our everyday life

What to Fix for a Dinner Party

by Amrita Chuasiriporn, studioD

Although they’re more work for you than for your guests, dinner parties can be a lot of fun to throw. Successful dinner parties are full of great food and lively conversation -- and yes, you can show off cooking skills, as well. To make large tasks like a dinner party easier, break them down into smaller goals and write everything down.

Busy Parents Party

As a busy parent, you value anything that can help you feed your family in ways that are quick and easy. Chances are that you know other busy parents who feel the same way. Get your busy parent friends together and plan a pot-luck, busy parent dinner party. Each parent should bring ingredients for their favorite easy dish that’s a hit with their family. Then, each parent can show the other parents at the party how to prepare the dish. At the end, all the parents try each other’s food. Gather recipes beforehand so you can make a handout for each parent to take home; you’ll have the most important test out of the way -- each recipe is family-tested and approved for taste before it enters your kitchen.

Miniature Meal Party

Many people like to graze on a lot of smaller foods instead of filling up on big plates of food -- a miniature meal party is the perfect solution. Break out the mini-quiches, slider-style hamburgers and petit fours. Make miniature pizzas using toasted English muffins for crusts. Carve bowls into dinner rolls and fill them with a small amount of soup, if you're serving it. A platter of fancy-cut veggies and creamy dip will help round out the meal. There's a reason miniature candy bars are usually sold as "fun size."

Mystery Party

If all your guests are teenagers and older, throw a mystery dinner party that combines food and a game. Write your own murder mystery script, or use one from a book or website devoted to mystery party themes. Suit the food to the script, then play the game as you eat. For example, if your murder mystery takes place at a picnic, serve the types of food you’d find at a picnic: deviled eggs, fruit salad and cold chicken or creamy chicken salad are some options.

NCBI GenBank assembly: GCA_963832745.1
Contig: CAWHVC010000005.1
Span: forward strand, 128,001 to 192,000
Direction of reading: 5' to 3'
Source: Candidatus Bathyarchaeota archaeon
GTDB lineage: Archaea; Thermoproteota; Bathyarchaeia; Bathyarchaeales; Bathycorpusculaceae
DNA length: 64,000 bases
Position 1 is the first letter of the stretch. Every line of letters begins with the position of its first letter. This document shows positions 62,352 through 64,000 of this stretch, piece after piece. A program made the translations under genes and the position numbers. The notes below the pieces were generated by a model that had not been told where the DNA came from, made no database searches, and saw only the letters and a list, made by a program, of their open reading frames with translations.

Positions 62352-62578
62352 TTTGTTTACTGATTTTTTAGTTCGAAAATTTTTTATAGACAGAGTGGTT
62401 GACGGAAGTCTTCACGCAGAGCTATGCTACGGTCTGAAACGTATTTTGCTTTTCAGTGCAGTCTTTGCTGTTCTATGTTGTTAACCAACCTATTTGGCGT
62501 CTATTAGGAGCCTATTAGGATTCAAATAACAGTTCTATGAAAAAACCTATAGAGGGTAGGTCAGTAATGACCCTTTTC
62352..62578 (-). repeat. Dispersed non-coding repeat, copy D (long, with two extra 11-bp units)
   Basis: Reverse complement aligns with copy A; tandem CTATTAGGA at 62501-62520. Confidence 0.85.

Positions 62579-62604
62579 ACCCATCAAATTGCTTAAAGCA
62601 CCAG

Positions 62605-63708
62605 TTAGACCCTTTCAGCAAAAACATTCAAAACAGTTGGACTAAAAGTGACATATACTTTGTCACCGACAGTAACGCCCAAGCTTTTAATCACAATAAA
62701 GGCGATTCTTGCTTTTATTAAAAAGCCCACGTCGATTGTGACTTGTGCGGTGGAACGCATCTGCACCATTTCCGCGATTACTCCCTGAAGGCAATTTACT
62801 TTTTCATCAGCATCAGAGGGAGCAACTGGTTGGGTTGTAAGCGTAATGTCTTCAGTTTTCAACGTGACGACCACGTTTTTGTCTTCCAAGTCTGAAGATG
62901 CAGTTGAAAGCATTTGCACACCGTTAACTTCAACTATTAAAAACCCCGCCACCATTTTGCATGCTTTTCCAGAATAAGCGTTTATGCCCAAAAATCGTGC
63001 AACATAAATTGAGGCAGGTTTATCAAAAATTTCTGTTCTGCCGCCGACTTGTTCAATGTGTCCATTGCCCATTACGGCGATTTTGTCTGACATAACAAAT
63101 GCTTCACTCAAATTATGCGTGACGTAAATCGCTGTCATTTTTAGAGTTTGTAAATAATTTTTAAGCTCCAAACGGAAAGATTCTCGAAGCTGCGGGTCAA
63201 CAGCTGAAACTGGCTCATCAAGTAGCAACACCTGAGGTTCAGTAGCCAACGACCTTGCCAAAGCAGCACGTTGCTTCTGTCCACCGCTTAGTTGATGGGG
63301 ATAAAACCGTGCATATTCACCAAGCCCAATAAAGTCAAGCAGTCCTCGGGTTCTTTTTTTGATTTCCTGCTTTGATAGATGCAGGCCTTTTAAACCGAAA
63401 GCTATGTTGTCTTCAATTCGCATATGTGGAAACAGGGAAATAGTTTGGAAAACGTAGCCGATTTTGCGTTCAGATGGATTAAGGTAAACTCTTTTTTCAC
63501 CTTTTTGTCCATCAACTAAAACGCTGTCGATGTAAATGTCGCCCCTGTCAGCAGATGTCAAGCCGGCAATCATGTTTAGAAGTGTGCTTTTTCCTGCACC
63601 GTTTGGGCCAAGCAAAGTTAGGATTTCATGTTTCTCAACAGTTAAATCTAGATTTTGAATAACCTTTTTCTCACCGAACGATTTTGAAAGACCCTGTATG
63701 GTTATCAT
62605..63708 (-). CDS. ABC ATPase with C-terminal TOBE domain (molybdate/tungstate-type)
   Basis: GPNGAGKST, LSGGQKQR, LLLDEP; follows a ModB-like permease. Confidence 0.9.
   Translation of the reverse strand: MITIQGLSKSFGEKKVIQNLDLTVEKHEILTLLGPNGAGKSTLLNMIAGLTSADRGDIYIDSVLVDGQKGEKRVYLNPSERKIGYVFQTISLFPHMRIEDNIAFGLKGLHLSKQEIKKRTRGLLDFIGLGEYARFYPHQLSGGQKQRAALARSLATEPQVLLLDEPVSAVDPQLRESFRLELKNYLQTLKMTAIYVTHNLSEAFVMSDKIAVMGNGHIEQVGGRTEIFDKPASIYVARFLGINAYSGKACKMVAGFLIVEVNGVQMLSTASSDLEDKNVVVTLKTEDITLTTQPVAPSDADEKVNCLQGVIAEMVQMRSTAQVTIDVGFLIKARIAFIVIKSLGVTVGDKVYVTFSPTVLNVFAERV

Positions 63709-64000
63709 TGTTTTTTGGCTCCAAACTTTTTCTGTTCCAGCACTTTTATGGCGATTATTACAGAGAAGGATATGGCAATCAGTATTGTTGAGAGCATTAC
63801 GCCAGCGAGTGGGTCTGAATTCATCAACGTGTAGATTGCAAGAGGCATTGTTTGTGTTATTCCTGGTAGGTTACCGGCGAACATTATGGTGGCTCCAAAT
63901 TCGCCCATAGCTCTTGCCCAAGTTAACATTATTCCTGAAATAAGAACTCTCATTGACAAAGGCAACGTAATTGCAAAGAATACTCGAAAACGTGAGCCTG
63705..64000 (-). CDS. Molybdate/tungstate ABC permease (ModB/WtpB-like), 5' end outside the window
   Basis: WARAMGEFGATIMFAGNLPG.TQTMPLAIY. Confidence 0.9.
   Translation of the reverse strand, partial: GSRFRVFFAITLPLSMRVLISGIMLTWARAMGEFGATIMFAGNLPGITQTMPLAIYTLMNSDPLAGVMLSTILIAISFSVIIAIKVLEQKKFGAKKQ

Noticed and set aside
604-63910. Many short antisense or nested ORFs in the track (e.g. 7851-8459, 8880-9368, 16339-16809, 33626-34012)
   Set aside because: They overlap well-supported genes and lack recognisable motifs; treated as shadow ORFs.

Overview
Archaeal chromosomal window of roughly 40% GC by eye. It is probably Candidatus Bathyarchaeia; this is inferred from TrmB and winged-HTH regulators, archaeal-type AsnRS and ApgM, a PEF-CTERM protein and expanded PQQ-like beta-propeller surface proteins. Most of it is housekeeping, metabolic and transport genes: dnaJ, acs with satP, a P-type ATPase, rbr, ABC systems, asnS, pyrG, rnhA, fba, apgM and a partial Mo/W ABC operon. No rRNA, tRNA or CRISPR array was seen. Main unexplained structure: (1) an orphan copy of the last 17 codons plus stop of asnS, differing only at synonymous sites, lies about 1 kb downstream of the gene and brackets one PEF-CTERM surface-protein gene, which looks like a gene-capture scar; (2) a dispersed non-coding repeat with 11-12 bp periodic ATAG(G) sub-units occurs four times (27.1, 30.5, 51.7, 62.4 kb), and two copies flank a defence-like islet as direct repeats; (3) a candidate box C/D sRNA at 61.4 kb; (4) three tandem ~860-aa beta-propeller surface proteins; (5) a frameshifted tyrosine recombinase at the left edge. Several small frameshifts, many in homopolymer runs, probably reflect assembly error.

Parents-Only Dinner Party

Every once in awhile, you need a night away from your kids -- your busy parent friends do, too. Once everyone has found a babysitter, throw a fancy dinner party filled with foods you love, but that your kids may not like very much. Include adult favorites like stuffed olives, pate, salmon mousse with toast points or an antipasto platter with exotic cured meats. Poll the other parents you’re inviting and create a menu based on things you all miss. For example, many adults love liver and sauteed onions or a steamed whole fish, but they're not necessarily big hits with kids. Use your fine tableware and linens and have everyone dress nicely for the meal.


  • "The Professional Chef," The Culinary Institute of America; 2006

About the Author

Amrita Chuasiriporn is a professional cook, baker and writer who has written for several online publications, including Chef's Blade, CraftyCrafty and others. Additionally, Chuasiriporn is a regular contributor to online automotive enthusiast publication CarEnvy.ca. Chuasiriporn holds an A.A.S. in culinary arts, as well as a B.A. in Spanish language and literature.

Photo Credits

  • Photodisc/Photodisc/Getty Images